Clash of Civilizations

Dec. 12, 2001

In the summer of 1993, Samuel Huntington published an article entitled "The Clash of Civilizations?" in the journal Foreign Affairs. The article generated more controversy than any other article in the journal since the 1940s. And Huntington says it stirred up more debate than anything else he wrote during that time.

Three years later Samuel Huntington published a book using a similar title. The Clash of Civilizations and the Remaking of World Order came on the market in 1996 and became a bestseller, once again stirring controversy. Given the events of the last year, it seems worthy to revisit his comments and predictions since in many ways he seems as accurate as an Old Testament prophet.

His thesis is fairly simple. In the future, world history will be marked by conflicts between three principal groups: Western universalism, Muslim militancy, and Chinese assertion.

Huntington says that in the post-Cold War world, "global politics has become multipolar and multicivilizational." During most of human history, major civilizations were separated from one another and contact was intermittent or nonexistent. That pattern changed in the modern era (around 1500 A.D.). For over 400 years, the nation states of the West (Britain, France, Spain, Austria, Prussia, Germany, the United States) constituted a multipolar international system which interacted, competed, and fought wars with each other. During that same period of time, these nations also expanded, conquered, and colonized nearly every other civilization.

During the Cold War, global politics became bipolar, and the world was divided into three parts. Western democracies led by the United States engaged in ideological, political, economic, and even military competition with communist countries led by the Soviet Union. Much of this conflict occurred in the Third World outside these two camps and was composed mostly of nonaligned nations.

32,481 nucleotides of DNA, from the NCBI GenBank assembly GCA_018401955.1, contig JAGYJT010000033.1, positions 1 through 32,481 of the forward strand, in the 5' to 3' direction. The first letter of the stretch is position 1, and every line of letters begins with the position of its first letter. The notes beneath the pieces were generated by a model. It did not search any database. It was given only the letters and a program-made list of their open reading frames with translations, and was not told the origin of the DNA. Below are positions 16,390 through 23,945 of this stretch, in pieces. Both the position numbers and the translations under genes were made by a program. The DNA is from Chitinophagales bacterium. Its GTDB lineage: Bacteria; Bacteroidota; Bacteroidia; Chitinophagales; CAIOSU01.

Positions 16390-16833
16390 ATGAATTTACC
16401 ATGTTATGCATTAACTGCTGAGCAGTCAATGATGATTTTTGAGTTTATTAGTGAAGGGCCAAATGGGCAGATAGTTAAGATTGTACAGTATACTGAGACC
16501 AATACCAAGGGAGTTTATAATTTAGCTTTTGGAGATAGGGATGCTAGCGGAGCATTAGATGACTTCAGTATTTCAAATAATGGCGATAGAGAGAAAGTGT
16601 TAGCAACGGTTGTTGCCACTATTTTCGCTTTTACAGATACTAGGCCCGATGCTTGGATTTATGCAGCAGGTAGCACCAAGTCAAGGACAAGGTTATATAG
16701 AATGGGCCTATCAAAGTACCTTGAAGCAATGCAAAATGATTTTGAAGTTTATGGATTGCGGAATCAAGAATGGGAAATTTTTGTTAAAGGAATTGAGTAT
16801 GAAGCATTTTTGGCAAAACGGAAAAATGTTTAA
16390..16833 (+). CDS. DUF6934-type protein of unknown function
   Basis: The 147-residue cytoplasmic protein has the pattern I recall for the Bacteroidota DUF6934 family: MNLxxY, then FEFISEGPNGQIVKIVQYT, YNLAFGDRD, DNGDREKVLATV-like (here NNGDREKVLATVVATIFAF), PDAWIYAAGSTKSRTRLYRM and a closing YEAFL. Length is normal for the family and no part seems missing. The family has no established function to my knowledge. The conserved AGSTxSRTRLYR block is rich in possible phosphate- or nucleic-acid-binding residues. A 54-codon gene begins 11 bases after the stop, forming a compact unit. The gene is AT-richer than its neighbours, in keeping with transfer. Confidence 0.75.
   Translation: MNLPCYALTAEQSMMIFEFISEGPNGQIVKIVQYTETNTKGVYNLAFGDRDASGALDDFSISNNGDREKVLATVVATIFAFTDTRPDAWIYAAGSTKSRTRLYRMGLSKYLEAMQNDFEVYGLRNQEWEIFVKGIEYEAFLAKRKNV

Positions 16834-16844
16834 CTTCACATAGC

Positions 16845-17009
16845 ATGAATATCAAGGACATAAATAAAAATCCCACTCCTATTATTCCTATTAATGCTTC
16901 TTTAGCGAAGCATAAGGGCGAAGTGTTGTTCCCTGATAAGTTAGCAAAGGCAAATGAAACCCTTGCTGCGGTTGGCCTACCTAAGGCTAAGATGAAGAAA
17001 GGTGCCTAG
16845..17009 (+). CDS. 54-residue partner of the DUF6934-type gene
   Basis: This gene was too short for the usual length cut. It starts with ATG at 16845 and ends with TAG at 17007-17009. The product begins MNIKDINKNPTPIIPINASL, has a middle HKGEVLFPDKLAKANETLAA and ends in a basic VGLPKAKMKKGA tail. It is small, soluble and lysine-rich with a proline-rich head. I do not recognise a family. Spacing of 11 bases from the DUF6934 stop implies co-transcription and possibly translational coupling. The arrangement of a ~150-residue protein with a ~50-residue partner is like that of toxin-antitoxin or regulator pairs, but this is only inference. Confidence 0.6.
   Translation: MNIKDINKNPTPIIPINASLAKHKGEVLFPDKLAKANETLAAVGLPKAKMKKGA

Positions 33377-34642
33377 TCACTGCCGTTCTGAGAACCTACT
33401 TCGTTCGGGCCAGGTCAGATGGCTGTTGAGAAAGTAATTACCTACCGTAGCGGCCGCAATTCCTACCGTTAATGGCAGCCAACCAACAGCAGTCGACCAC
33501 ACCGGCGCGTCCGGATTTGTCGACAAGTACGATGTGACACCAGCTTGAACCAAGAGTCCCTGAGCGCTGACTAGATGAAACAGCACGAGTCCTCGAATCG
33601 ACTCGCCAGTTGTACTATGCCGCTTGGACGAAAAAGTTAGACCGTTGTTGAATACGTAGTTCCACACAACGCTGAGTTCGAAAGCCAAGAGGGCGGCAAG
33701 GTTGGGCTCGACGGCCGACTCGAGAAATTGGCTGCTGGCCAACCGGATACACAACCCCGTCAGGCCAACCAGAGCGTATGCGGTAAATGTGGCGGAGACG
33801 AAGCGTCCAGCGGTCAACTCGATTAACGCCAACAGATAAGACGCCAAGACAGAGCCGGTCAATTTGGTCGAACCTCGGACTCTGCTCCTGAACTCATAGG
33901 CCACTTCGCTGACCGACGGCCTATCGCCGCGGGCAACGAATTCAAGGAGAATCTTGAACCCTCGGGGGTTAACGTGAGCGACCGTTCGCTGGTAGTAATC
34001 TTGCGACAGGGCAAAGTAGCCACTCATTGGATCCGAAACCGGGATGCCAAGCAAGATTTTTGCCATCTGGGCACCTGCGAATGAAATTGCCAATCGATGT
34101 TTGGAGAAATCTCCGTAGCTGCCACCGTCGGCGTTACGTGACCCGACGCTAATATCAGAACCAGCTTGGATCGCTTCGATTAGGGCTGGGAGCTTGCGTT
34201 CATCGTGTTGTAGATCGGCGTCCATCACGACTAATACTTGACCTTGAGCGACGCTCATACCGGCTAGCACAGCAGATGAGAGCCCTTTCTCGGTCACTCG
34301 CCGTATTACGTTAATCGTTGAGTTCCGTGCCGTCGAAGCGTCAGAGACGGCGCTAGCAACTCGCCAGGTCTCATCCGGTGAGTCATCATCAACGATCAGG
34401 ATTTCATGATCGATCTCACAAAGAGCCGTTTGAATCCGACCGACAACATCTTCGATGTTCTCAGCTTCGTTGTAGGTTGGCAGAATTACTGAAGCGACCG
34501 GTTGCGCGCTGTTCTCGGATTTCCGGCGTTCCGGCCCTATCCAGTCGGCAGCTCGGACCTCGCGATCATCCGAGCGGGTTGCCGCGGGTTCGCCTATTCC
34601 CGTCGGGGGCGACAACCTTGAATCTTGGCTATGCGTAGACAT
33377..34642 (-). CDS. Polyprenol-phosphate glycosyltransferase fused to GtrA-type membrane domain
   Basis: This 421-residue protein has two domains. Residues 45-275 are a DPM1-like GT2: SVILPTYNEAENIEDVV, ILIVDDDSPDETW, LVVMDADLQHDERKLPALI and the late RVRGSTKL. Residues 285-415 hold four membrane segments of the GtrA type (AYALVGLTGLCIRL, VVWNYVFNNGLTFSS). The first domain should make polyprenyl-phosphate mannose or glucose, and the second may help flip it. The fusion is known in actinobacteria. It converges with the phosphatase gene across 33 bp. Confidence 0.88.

Huntington argues that in the post-Cold War world, the principal actors are still the nation states but they are influenced by more than just power and wealth. Other factors like cultural preferences, commonalities, and differences are also influential. The most important groupings are not the three blocs of the Cold War but rather the major world civilizations.

He believes that culture is both a divisive and unifying force. "People separated by ideology but united by culture come together, as the two Germanys did and as the two Koreas and the several Chinas are beginning to. Societies united by ideology or historical circumstance but divided by civilization either come apart, as did the Soviet Union, Yugoslavia, and Bosnia, or are subjected to intense strain, as is the case with Ukraine, Nigeria, Sudan, India, Sri Lanka, and many others."

To put it simply, the line has moved. For 45 years, the Iron Curtain was the central dividing line in Europe. "That line has moved several hundred miles east. It is now the line separating the peoples of Western Christianity, on the one hand, from Muslims and Orthodox peoples on the other."

Samuel Huntington provides a compelling world view for understanding the future of global politics as well as understanding the philosophical and spiritual interaction and conflict between Christianity and Islam. I believe that Christians need to begin to understand the implications of this major shift in countries and civilizations as we move into the 21st century.